Qld earnings season to be hit and miss for major companies

QUEENSLAND'S upcoming earnings season should reveal good news for some of the state's biggest companies including Suncorp, Flight Centre and Corporate Travel Management.

But Hunter Green Institutional Broking director Charlie Green warned there could be some "train wrecks" in an overall positive reporting season, which starts next week. That could include potentially disappointing results from Blue Sky and Aurizon.

"Overall it will be a solid season for Queensland companies," Mr Green said.

"Suncorp is having a cracking second half, while the travel twins of Flight Centre and Corporate Travel Management are both harvesting the golden age of travel. It is just so cheap to travel these days.

"Twenty years ago you could go to Malaysia for $2000 and it still costs $2000.

"Suncorp has had its own thing going on, but there have not been any monster cyclones (that could have hurt its insurance business)."

Morningstar analyst David Ellis said Suncorp chief executive Michael Cameron continued to restructure the business and improve operational efficiency.

"Ultimately, we expect increasing earnings growth," Mr Ellis said.

"The potential for further capital returns is reducing, but the balance sheet remains strong."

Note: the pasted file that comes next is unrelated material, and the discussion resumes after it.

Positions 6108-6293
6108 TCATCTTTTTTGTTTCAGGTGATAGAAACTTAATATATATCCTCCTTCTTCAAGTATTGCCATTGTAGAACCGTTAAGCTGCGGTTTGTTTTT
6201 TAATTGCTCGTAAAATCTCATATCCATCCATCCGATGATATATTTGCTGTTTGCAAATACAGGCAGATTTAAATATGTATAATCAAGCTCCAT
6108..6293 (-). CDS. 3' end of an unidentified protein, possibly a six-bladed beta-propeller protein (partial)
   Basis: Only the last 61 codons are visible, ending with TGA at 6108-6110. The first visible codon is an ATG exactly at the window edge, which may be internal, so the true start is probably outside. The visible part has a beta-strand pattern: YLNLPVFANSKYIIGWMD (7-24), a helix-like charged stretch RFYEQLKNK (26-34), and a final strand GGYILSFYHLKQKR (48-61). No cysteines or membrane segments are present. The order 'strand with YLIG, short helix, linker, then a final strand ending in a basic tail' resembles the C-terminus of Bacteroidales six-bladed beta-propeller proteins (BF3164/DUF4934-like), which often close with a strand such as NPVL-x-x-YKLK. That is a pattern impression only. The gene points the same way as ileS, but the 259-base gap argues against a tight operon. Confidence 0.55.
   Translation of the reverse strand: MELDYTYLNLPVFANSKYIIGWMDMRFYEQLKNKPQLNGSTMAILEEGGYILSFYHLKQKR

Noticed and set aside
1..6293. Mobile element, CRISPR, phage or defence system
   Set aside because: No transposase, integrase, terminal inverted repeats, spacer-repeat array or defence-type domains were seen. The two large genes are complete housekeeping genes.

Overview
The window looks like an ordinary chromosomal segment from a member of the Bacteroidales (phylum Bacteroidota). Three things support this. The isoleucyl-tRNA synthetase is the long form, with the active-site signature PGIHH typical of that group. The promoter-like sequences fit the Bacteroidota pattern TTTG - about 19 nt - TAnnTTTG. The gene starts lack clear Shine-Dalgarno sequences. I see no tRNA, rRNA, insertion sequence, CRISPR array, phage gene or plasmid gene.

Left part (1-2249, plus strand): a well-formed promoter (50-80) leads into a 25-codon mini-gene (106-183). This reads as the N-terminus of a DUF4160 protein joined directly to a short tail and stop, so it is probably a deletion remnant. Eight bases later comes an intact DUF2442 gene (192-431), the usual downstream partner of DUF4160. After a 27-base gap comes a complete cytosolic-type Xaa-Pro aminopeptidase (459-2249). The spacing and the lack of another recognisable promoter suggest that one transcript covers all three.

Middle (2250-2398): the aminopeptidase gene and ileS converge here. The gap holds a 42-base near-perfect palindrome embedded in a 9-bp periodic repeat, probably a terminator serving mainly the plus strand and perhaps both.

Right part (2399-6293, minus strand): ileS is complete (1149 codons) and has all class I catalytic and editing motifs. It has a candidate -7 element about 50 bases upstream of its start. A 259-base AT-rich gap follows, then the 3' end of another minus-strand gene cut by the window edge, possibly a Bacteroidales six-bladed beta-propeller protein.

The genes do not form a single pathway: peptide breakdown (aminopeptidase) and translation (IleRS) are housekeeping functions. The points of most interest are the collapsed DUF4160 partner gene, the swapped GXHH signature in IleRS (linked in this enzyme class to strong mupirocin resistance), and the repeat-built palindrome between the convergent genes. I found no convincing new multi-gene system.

Corporate Travel Management CEO Jamie Pherous.
Corporate Travel Management CEO Jamie Pherous.

Morgan Stanley analysts said CTM's profit margins should rise significantly in coming years as it refocuses more on corporate travel, where it obtains half of its earnings. CTM earlier this month acquired Hong Kong-based Lotus Travel, which specialises in corporate travel.

Mr Green said it was not all good news for Queensland firms, with Blue Sky Alternative Investments, Aurizon and G8 facing challenging times.

Blue Sky has forecast a big hit to this year's net profit after a negative report about its various investments from US shortseller Glaucus.

Aurizon is in a battle with regulators on what it can earn from its lucrative coal network, while G8, Australia's largest for-profit early education provider, is facing increasing competition.

"Companies that are exposed to government regulation seem to be struggling," Mr Green said.

A downturn in the property sector could pose challenges for locally based buildings firms such as Villa World and Sunland.

"They are both big companies doing all right, but you can't piss into the thunderstorm forever," Mr Green said.

Broadbeach-based developer Villa World has flagged a lower full-year net profit due to planning delays at its projects in Melbourne.